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The Supreme Court ruled Monday that employers cannot fire employees based on their sexual orientation or gender identity under Title VII of the Civil Rights Act of 1964.

Why it matters: The 6-3 opinion marks a huge win for LGBT rights in a court with a clear conservative tilt. It was authored by conservative justice Neil Gorsuch, who was joined by the court's more liberal and swing members.

  • Title VII explicitly prohibits discrimination based on "race, color, religion, sex, or national origin," but it did not specifically name sexual orientation or gender identity as protected classes.

What they're saying: "An employer who fires an individual for being homosexual or transgender fires that person for traits or actions it would not have questioned in members of a different sex," Gorsuch wrote.

  • "Sex plays a necessary and undisguisable role in the decision, exactly what Title VII forbids."
  • "Those who adopted the Civil Rights Act might not have anticipated their work would lead to this particular result. ... But the limits of the drafters' imagination supply no reason to ignore the law's demands."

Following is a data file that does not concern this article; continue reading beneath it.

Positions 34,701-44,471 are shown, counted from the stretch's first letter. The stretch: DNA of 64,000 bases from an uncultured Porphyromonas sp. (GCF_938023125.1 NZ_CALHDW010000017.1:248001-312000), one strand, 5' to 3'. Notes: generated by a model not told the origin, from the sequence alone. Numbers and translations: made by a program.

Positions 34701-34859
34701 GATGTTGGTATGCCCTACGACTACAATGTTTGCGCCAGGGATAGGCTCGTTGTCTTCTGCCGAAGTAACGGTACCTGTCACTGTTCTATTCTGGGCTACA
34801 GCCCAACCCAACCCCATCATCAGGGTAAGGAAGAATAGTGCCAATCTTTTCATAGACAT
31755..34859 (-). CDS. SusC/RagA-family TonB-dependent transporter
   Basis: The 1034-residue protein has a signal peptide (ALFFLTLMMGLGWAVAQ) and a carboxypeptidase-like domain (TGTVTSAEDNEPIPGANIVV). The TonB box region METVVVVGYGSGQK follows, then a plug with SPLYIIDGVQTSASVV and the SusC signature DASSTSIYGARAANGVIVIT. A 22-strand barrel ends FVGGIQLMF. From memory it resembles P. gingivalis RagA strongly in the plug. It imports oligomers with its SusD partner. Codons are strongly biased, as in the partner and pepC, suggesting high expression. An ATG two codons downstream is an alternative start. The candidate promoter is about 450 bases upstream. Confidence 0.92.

• "When the express terms of a statute give us one answer and extratextual considerations suggest another, it's no contest. Only the written word is law, and all persons are entitled to its benefit."

Read the ruling:

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House grants waiver for retired Gen. Lloyd Austin to lead Pentagon

Defense Secretary nominee Lloyd Austin Photo: Chip Somodevilla/Getty Images

The House voted 326-78 on Thursday to grant retired Gen. Lloyd Austin a waiver to lead the Pentagon, clearing the way for the Senate to confirm President Biden's nominee for defense secretary as early as this week.

Why it matters: Austin's nomination received pushback from some lawmakers, including Democrats, who cited a law that requires officers be out of the military for at least seven years before taking the job — a statute intended to reinforce the tradition of civilian control of the Pentagon.

Amanda Gorman steals the show on Inauguration Day

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Poet Amanda Gorman by far generated the most average interactions on social media on Inauguration Day, according to exclusive data from NewsWhip.